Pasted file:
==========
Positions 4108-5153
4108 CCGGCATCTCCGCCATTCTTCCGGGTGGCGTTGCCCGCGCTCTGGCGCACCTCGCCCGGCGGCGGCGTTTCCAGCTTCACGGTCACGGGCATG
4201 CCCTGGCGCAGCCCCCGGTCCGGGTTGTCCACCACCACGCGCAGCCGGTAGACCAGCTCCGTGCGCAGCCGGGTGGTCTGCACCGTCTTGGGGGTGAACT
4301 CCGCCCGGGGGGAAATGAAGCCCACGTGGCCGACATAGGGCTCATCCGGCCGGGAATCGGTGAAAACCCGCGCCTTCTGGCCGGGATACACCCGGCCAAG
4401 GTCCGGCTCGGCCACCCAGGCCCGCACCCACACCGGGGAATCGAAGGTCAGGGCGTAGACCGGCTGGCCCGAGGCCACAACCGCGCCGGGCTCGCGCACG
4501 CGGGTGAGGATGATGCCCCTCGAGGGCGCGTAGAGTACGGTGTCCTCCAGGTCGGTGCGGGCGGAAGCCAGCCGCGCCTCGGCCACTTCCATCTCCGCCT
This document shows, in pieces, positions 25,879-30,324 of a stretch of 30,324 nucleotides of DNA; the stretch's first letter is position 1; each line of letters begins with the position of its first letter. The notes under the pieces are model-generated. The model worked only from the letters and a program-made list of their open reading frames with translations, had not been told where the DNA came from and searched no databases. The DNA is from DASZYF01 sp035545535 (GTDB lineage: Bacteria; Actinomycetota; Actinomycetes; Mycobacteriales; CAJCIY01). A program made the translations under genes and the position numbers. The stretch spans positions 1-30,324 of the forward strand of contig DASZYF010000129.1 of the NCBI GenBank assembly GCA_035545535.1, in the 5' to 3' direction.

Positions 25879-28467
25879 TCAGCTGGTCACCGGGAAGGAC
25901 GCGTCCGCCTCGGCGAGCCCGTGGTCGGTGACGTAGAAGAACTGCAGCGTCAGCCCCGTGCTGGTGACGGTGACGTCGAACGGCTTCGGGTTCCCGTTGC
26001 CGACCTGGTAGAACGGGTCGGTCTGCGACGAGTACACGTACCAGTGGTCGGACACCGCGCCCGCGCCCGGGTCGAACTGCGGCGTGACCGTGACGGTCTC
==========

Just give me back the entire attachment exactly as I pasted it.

Positions 4108-5153
4108 CCGGCATCTCCGCCATTCTTCCGGGTGGCGTTGCCCGCGCTCTGGCGCACCTCGCCCGGCGGCGGCGTTTCCAGCTTCACGGTCACGGGCATG
4201 CCCTGGCGCAGCCCCCGGTCCGGGTTGTCCACCACCACGCGCAGCCGGTAGACCAGCTCCGTGCGCAGCCGGGTGGTCTGCACCGTCTTGGGGGTGAACT
4301 CCGCCCGGGGGGAAATGAAGCCCACGTGGCCGACATAGGGCTCATCCGGCCGGGAATCGGTGAAAACCCGCGCCTTCTGGCCGGGATACACCCGGCCAAG
4401 GTCCGGCTCGGCCACCCAGGCCCGCACCCACACCGGGGAATCGAAGGTCAGGGCGTAGACCGGCTGGCCCGAGGCCACAACCGCGCCGGGCTCGCGCACG
4501 CGGGTGAGGATGATGCCCCTCGAGGGCGCGTAGAGTACGGTGTCCTCCAGGTCGGTGCGGGCGGAAGCCAGCCGCGCCTCGGCCACTTCCATCTCCGCCT
This document shows, in pieces, positions 25,879-30,324 of a stretch of 30,324 nucleotides of DNA; the stretch's first letter is position 1; each line of letters begins with the position of its first letter. The notes under the pieces are model-generated. The model worked only from the letters and a program-made list of their open reading frames with translations, had not been told where the DNA came from and searched no databases. The DNA is from DASZYF01 sp035545535 (GTDB lineage: Bacteria; Actinomycetota; Actinomycetes; Mycobacteriales; CAJCIY01). A program made the translations under genes and the position numbers. The stretch spans positions 1-30,324 of the forward strand of contig DASZYF010000129.1 of the NCBI GenBank assembly GCA_035545535.1, in the 5' to 3' direction.

Positions 25879-28467
25879 TCAGCTGGTCACCGGGAAGGAC
25901 GCGTCCGCCTCGGCGAGCCCGTGGTCGGTGACGTAGAAGAACTGCAGCGTCAGCCCCGTGCTGGTGACGGTGACGTCGAACGGCTTCGGGTTCCCGTTGC
26001 CGACCTGGTAGAACGGGTCGGTCTGCGACGAGTACACGTACCAGTGGTCGGACACCGCGCCCGCGCCCGGGTCGAACTGCGGCGTGACCGTGACGGTCTC